‘You simply can not have a long career without being good at your craft,’ Elkie said. ‘I sing every day at the piano and it most certainly keeps my voice in check and is in better vocal shape than ever before. Being true to yourself and your identity is very important. Over the years, management and record companies have forced me into various corners where my artistic integrity has been compromised, but I’m now at a point in my career where the enjoyment factor is of utmost importance.’
Further hit albums followed with Bookbinder’s Kid (1988), Inspiration (1989), Round Midnight (1993), Nothing But The Blues (1994), Amazing (1996) and The Very Best Of Elkie Brooks (1997) earning the singer recognition by the Guinness Book of Records as the most charted female album seller of the last 25 years. The new millennium saw Elkie release the albums Shangri-La (2002), a contemporary experimental body of work, and the pure jazz of Trouble In Mind (2002) with her old friend Humphrey Lyttelton. Elkie will be performing with the Jazz legend in Buxton on September 20th. ‘Humph and I first worked together in the early 1960’s and he has always championed me. His humanity, spirit and humour are so potent he is a special person and dearly loved by us all.’
So, given a choice of anybody living or dead, which other artists would Elkie like to perform a duet with and which of today’s singers does she most admire? ‘This is such a difficult choice. Billie Holliday is a real favourite of mine and it would be between her and Janis Joplin, I think. As for current singers, I just adore K. T Tunstall she has such passion and earthiness. The jazz singer, Liane Carroll, is also a rare talent and a wonderful woman, but Paul Rodgers is the top man in my eyes.’
And her advice to aspiring artists is simple. ‘Keep practising and do not give up. There are so many people in the industry that will knock you down many times before they give you any credit that it is so easy to lose heart and develop a complex about yourself. Don’t be pushed around, be true to your own vocation and enjoy every moment even when it feels like you do not have an ounce of strength left in you.’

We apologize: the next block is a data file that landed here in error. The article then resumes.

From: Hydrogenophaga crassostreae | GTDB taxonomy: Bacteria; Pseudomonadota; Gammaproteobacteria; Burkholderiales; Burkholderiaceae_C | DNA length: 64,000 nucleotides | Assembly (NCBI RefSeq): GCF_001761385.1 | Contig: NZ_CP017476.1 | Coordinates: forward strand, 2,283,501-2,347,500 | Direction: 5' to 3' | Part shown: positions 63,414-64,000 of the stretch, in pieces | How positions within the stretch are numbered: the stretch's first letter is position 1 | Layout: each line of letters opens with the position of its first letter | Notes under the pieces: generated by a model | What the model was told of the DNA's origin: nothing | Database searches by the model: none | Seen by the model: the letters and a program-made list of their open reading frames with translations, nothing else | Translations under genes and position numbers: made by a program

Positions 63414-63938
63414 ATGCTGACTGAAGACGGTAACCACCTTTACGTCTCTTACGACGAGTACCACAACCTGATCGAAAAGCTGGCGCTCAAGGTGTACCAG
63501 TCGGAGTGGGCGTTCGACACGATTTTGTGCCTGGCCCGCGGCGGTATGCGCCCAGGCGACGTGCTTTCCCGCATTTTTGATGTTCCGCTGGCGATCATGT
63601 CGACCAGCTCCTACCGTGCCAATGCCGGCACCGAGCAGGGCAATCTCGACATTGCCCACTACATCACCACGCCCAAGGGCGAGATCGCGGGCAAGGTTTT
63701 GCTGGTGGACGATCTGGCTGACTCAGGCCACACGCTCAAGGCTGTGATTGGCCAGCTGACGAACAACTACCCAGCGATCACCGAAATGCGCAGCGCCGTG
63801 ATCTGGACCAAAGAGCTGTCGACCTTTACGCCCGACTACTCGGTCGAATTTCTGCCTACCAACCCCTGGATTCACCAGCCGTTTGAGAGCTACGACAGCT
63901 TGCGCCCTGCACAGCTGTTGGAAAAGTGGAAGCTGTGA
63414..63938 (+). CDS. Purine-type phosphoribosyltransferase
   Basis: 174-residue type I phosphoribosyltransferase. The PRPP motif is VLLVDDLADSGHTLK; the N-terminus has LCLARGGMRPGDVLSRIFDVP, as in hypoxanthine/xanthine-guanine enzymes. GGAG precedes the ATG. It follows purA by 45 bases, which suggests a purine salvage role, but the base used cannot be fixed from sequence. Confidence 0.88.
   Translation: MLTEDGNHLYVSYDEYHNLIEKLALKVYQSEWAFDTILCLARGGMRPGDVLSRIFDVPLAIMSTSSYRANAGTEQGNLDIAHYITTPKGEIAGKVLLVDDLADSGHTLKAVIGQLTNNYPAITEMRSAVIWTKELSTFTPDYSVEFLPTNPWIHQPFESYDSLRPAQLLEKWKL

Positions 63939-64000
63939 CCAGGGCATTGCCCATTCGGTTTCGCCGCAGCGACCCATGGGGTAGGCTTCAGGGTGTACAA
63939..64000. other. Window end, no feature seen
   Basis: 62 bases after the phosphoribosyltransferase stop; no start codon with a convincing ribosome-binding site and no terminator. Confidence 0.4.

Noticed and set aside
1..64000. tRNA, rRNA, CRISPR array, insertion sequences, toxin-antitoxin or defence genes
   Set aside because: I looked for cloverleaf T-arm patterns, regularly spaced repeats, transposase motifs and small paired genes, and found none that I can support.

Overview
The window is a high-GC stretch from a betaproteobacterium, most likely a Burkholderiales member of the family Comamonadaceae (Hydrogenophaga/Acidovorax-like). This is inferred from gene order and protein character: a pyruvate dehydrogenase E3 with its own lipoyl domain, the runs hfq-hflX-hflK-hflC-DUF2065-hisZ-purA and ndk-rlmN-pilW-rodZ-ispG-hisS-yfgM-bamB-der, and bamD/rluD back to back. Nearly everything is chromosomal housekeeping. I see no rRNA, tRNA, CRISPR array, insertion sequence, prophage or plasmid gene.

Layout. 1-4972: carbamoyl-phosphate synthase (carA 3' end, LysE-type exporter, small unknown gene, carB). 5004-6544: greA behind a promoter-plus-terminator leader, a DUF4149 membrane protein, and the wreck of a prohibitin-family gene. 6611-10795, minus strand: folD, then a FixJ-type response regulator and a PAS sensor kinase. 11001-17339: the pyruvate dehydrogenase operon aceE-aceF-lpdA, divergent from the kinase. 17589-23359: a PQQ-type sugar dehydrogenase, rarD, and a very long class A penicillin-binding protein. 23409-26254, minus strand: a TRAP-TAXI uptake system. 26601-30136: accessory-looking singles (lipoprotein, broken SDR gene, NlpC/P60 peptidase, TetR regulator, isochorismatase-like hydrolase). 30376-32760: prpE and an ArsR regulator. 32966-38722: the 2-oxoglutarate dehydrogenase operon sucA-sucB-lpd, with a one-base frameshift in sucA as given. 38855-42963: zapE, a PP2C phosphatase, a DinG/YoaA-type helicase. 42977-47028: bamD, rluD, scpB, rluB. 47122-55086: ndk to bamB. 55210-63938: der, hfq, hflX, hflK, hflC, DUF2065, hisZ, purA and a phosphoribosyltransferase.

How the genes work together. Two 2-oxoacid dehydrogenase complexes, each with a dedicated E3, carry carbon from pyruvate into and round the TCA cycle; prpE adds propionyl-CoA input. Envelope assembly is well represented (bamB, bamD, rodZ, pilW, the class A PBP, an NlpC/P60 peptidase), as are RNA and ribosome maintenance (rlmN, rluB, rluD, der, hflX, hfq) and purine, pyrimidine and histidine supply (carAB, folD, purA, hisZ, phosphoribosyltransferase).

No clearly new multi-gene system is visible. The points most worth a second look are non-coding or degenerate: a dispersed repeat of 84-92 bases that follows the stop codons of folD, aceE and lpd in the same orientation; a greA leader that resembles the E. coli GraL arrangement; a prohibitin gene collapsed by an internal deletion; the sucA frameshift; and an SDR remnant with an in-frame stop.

Elkie is currently working on a new album and hopes it will be released later this year. ‘I wish I knew when, exactly, it is going to be released but we are in negotiations with record companies at the moment and I sincerely hope we will have something released this year. I had such wonderful feedback on my last album, Electric Lady, in 2005, that it has given me the desire to keep recording. It is nice to give new songs to the fans who have been there throughout the years. We have recorded several tracks including a great ballad called “Why” which we have been previewing on the tour and has had a wonderful response, though I would like to keep the sound a little edgy in places, as I am still a rock and blues girl at heart.’
Elkie's great friend, the jazz musician Humphrey Lyttelton has passed away
Humph had been admitted to hospital earlier this week for surgery to
Elkie is extremely upset as she has lost one of her closest friends and
Elkie and Humph first began working together at the start of her career in
In 2001 they were reunited to record the "Trouble In Mind" album which
As well as his jazz career, Humph was also best-known as the presenter of
In 1993 he received a Sony Gold Award for services to broadcasting and in
Paying tribute, BBC director general Mark Thompson said: "Humphrey
2008 Tour Dates:
ALNWICK - Playhouse - 01-06-2008
'ROCK WITH LAUGHTER' TOUR
LOUGHBOROUGH - Town Hall - 10-10-2008
Parts of this interview have, or will, appear in other publications and in other formats.
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Writing gets me away for a while' from this world and into one where I, alone, can make or
break the rules as I see fit. - Chris High 2003.